Thus the vast majority (80-90)% cannot accumulate wealth if they cannot generate excess income. Which is exactly what has happened for at least the last 3 decades in the US.

     

    You claim that "non-income taxes" have always been there so why can that be different. Here is why:
    FICA taxes vs. Federal Income Tax
    (on median income) (highest tax bracket)
    1955 1.71% 91%
    1960 2.29% 91%
    1965 2.23% 70%
    1970 3.35% 70%
    1975 5.20% 70%
    1980 6.13% 70%
    1985 7.05% 50%
    1990 7.68% 28%
    1995 7.65% 39.6%
    2000 7.65% 39.6%
    2005 7.65% 35%

     

    The above are from tables in The Tax Policy Center and the Tax Foundation websites.

     

    It shoud be pretty clear, even to you, that FICA which is paid by the masses (80-90%) has increased from 1.71% to 7.65% or a 347% tax increase on the majority of Americans. That is just a fact that cannot be disputed. Whereas the federal income tax rate, on the highest tax bracket has decreased from 91% to 35%, or a decrease of about 62%. Again, that is just a fact that cannot be disputed.

     

    One can probably go and show about the same type of thing on the other so called non-income taxes such unemployment insurance, sales taxes, property taxes, etc. but it would take to much time to check and list each one.

     

    The point being, as you well know, that these other so called non-income taxes, which have increased dramatically, are the taxes paid on virtually all of the income of the masses whereas the rich pay these taxes on only a tiny amount of their income due to caps, exemptions, and other tax advantaged schemes they essentially pay off politicans to give them.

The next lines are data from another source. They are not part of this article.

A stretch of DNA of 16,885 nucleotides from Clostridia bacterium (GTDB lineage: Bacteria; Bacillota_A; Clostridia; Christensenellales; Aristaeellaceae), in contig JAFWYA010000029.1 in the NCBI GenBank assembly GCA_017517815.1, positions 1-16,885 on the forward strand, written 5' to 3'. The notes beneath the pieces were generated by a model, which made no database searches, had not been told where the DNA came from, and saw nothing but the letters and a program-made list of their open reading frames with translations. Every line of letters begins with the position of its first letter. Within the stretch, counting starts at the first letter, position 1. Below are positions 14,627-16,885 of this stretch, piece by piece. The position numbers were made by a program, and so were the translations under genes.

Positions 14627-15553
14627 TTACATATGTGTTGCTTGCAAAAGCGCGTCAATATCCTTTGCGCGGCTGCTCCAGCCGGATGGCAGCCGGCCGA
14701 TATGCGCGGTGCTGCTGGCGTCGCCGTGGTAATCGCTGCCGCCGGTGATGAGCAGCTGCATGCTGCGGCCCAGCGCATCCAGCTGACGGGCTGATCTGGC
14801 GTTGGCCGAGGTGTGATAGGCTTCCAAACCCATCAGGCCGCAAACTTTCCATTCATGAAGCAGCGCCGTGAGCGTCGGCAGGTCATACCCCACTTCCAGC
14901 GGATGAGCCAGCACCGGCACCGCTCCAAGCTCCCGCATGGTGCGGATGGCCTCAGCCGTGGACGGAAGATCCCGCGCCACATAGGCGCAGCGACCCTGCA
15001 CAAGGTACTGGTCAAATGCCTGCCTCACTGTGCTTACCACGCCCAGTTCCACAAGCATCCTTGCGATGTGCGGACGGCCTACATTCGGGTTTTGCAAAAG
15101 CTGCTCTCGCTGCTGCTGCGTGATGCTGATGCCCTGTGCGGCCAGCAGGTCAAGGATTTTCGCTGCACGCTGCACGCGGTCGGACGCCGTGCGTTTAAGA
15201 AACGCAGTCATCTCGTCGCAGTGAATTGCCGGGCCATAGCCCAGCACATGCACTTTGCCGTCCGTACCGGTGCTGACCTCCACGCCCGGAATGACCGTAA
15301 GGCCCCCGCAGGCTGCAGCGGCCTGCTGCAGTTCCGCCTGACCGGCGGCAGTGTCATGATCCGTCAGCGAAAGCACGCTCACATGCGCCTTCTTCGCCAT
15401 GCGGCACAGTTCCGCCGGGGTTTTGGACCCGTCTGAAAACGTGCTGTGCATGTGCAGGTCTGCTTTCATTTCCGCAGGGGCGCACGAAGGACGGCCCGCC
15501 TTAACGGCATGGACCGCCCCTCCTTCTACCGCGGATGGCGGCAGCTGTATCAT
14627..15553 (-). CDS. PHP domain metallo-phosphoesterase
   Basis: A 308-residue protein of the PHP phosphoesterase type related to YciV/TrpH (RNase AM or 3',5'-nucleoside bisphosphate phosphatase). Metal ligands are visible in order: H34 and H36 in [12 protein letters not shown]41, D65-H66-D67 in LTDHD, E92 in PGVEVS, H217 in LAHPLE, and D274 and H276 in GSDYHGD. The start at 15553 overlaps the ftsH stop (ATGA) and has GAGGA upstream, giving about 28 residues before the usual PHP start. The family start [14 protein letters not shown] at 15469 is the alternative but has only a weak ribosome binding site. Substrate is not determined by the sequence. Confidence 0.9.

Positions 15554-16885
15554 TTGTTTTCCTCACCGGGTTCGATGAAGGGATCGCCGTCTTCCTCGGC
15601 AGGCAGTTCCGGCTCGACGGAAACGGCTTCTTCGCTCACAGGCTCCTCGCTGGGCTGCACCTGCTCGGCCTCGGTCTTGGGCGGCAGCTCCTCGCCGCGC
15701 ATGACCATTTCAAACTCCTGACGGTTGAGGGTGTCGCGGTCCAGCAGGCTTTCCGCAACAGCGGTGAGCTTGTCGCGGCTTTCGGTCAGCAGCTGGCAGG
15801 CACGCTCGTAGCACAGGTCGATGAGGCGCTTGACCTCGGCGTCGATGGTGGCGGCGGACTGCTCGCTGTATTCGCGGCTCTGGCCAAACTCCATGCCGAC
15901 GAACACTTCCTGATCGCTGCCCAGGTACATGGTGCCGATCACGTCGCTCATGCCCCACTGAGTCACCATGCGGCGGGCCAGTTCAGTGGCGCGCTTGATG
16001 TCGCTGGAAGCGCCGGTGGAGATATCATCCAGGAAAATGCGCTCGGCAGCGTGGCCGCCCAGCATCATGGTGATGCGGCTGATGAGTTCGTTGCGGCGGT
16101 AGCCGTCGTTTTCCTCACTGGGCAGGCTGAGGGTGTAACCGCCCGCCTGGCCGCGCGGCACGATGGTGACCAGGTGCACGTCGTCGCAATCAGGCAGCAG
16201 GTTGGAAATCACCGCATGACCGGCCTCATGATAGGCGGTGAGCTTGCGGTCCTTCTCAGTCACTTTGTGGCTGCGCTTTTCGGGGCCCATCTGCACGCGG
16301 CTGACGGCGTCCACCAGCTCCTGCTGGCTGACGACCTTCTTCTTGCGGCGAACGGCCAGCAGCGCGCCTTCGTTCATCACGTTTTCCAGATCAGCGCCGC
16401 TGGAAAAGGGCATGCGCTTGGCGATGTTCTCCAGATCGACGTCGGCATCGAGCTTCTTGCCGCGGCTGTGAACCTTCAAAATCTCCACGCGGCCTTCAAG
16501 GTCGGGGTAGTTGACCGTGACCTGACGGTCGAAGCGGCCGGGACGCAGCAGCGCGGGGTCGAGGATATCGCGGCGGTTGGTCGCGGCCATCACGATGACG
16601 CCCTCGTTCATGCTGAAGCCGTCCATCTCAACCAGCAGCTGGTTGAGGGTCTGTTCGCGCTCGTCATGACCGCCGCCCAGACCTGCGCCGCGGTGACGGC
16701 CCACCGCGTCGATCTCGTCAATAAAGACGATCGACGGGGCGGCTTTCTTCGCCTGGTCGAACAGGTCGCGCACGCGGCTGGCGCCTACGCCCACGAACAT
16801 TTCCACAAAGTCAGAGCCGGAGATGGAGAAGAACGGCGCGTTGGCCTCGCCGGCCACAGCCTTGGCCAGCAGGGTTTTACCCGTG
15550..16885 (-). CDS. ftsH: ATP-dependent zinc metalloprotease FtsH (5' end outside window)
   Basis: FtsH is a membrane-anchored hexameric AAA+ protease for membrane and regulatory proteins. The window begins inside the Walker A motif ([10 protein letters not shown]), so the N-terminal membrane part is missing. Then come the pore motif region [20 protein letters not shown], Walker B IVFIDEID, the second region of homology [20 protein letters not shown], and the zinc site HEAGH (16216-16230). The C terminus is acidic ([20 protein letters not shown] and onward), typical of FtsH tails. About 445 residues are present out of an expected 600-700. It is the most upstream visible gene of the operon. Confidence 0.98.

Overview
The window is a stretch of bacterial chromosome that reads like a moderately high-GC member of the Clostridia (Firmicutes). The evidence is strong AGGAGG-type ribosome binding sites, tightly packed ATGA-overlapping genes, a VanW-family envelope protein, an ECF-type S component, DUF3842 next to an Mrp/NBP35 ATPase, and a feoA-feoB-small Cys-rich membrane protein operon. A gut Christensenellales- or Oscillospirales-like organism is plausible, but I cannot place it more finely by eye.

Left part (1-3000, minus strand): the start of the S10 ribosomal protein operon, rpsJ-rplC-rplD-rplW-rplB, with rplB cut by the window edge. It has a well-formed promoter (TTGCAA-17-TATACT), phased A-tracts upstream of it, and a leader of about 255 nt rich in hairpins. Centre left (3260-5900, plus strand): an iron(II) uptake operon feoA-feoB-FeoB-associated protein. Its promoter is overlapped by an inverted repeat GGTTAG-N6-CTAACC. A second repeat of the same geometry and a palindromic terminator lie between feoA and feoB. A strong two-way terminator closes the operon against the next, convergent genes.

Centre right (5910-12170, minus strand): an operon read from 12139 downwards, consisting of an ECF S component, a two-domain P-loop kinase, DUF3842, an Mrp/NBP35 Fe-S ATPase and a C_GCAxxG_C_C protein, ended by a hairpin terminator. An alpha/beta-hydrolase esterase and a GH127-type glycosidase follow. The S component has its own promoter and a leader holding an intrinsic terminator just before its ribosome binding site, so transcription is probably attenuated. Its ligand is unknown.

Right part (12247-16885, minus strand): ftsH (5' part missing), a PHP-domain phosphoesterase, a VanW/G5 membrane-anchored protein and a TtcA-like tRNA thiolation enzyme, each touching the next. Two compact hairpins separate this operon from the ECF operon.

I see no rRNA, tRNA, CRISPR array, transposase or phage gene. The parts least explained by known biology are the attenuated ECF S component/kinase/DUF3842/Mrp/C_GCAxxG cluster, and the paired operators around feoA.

The real comparison that needs to be made is what proportion (%) of the masses income goes to TOTAL TAXES vs what proportion of the rich's income goes to TOTAL TAXES. And you and I both know the answer to that. It will the masses hand's down and without question. And that is in part the reason why the rich keep getting richer and the poor keep getting poorer. Without excess income, one cannot accumulate wealth.
    26 Jul 2010, 06:01 PM Reply Like
  • wolverine1987
    , contributor
    Comments (197) | Send Message
     
    Damn, I thought we weren't insulting during this argument, oh well.

     

    I admire your tendency to back your words with facts or links, but until you counter my fundamental argument, which I repeat, and which in three attempts you are not able to answer, that no one "controls" wealth and that membership of the wealthy class changes from generation to generation. If no one controls wealth, then the wealth gap is significant not economically, but only as a fairness issue open to those who don't like seeing such gaps--but that is different from economic harm. Saying in effect "it's getting bigger" in response to my point is not answering the point.

     

    You fall victim to your own lack of ability to answer that question when you consider the fantastic idea of "excess" income. Who defines "excess?" Your admirable penchant for providing backup is completely absent when you make your most fantastic claim, that 80-90% of America "cannot generate excess income." I'll let that one lie unchallenged, since it assumes that no one outside the privileged class becomes wealthy--that is both flagrantly untrue and in fact a favorite claim of dissatisfied "everyone is against us" people everywhere--who also lack any evidence to make it beyond a few prosecutions in the media.